Transparency International’s Corruption Perception Index 2023

Introduction

On 30 January 2024, Transparency International (TI) released its Corruption Perceptions Index (CPI). The CPI 2023 evaluated and ranked 180 countries and territories based on their perceived levels of public sector corruption, utilizing a scale from 0 to 100, where 100 represents a very clean environment and 0 indicates high corruption. This assessment considered responses to corruption over the past decade and beyond, drawing insights from 13 distinct independent data sources, including expert evaluations and surveys of business individuals.

Global Overview

The global findings indicate that more than two-third of the countries scored below 50. The CPI 2023 reveals that out of the 180 countries assessed, only 28 have shown improvement in their corruption levels over the past twelve years while 34 countries have experienced significant deterioration.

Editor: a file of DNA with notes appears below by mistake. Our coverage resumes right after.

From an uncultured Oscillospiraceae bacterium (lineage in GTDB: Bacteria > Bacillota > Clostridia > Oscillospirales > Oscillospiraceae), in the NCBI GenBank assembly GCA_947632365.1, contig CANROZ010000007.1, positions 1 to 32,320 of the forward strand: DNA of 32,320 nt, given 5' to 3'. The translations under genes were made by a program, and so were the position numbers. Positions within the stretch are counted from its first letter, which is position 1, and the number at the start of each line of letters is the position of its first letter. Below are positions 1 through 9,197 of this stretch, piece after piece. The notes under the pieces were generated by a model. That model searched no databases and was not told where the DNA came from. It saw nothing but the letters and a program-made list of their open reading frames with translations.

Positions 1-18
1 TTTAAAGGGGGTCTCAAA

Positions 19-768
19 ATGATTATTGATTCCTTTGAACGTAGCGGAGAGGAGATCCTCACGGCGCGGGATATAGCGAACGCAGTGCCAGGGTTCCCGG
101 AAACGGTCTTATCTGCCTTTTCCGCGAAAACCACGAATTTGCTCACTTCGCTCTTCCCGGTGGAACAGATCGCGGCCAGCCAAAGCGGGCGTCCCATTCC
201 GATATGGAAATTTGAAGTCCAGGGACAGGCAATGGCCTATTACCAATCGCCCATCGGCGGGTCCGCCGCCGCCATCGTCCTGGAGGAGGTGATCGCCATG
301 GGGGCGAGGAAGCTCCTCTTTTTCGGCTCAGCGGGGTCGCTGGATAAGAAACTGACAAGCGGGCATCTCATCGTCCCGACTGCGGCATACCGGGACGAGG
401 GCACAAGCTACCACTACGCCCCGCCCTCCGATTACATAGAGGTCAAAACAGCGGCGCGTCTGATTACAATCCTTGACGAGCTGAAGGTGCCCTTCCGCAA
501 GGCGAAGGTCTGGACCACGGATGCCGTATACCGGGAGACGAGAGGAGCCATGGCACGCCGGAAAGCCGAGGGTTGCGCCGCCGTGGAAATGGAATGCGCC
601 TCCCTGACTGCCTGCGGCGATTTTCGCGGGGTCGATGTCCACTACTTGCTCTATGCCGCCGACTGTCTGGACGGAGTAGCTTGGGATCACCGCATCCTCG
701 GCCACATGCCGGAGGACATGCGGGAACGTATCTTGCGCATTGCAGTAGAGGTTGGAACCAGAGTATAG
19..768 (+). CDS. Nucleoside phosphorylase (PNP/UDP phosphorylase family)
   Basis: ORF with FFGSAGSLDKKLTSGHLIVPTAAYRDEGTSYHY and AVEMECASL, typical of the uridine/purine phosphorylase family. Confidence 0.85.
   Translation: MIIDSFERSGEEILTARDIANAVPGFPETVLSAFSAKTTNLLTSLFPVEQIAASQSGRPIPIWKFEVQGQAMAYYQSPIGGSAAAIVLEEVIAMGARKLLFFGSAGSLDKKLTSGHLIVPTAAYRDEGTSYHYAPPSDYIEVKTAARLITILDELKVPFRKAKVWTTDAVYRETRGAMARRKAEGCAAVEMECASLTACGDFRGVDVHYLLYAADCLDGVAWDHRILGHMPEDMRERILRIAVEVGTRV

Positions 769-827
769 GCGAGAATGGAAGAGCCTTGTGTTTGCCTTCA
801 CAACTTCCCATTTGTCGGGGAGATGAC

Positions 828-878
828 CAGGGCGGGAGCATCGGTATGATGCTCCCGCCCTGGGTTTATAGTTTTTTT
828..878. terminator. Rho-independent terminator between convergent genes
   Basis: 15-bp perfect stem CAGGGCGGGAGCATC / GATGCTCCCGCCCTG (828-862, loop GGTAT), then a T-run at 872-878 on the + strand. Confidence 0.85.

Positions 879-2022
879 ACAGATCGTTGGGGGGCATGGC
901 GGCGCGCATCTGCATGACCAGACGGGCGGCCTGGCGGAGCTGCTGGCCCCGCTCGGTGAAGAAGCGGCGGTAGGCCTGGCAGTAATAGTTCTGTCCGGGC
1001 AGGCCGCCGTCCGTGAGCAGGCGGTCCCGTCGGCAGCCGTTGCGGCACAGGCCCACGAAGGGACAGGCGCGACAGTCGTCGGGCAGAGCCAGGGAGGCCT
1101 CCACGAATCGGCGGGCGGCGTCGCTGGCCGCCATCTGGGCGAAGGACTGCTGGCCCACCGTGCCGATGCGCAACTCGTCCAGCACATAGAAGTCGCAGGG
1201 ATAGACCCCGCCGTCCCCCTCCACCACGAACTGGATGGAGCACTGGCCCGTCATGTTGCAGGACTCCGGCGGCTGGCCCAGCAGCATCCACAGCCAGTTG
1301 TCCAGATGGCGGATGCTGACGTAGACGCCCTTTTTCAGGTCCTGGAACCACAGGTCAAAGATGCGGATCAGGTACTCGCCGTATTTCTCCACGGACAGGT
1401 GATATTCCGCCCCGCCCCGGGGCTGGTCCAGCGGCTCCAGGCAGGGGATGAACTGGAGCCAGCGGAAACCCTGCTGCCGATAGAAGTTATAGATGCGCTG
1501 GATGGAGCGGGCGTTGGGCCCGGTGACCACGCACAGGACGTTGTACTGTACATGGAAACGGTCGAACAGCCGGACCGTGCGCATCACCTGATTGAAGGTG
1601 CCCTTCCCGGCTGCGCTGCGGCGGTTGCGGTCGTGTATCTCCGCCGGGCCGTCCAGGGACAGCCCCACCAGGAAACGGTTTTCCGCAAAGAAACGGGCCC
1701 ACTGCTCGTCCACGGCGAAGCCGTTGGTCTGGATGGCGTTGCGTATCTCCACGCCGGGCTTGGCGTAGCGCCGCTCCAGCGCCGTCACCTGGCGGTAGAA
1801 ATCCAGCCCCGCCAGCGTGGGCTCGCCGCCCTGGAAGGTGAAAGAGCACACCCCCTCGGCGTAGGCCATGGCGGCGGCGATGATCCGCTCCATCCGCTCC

Denmark with the score of 90, maintains its top position for the sixth consecutive year followed by Finland and New Zealand with the scores of 87 and 85, respectively. However, the score of New Zealand has declined from 87 in CPI 2022. On the contrary, Somalia (11), Venezuela (13), Syria (13) and South Sudan (13) remain as the lowest ranked countries. In the last decade, six countries have significantly improved while another six countries have significantly declined including the highest-ranking country like Sweden.

Bhutan’s Score and Rank

Bhutan scored 68 and ranked 26th least corrupt country among 180 countries and territories. The above score has remained consistent for the last six years. However, Bhutan’s ranking has declined after maintaining 25th position for the last two years as shown in Table 1. Nonetheless, Bhutan has consistently held the sixth position in the Asia and Pacific Region for more than a decade.